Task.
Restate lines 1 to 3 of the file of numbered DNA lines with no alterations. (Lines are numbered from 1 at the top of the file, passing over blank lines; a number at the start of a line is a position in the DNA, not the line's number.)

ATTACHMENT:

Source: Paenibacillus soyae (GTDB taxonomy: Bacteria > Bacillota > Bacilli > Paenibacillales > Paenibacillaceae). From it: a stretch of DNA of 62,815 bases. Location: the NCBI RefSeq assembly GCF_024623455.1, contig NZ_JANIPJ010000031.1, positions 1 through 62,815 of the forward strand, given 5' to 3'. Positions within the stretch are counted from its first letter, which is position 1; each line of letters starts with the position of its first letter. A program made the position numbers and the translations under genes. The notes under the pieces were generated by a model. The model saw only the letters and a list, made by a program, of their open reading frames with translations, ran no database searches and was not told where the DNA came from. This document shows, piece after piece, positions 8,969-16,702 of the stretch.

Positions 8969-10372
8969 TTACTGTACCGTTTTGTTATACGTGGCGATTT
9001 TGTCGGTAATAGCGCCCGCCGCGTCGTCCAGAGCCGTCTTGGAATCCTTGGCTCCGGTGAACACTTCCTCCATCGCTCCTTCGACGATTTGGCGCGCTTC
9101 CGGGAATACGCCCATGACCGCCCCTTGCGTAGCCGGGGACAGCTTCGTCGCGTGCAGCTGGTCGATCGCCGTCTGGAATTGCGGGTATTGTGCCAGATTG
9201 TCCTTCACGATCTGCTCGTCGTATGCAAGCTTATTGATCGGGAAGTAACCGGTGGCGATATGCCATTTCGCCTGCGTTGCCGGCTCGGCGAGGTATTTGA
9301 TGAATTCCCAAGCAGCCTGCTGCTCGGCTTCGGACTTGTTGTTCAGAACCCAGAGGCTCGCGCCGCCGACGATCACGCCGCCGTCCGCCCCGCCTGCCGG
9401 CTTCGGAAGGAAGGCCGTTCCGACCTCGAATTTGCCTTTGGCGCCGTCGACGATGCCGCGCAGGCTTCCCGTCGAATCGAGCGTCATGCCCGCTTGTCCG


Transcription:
Source: Paenibacillus soyae (GTDB taxonomy: Bacteria > Bacillota > Bacilli > Paenibacillales > Paenibacillaceae). From it: a stretch of DNA of 62,815 bases. Location: the NCBI RefSeq assembly GCF_024623455.1, contig NZ_JANIPJ010000031.1, positions 1 through 62,815 of the forward strand, given 5' to 3'. Positions within the stretch are counted from its first letter, which is position 1; each line of letters starts with the position of its first letter. A program made the position numbers and the translations under genes. The notes under the pieces were generated by a model. The model saw only the letters and a list, made by a program, of their open reading frames with translations, ran no database searches and was not told where the DNA came from. This document shows, piece after piece, positions 8,969-16,702 of the stretch.

Positions 8969-10372
8969 TTACTGTACCGTTTTGTTATACGTGGCGATTT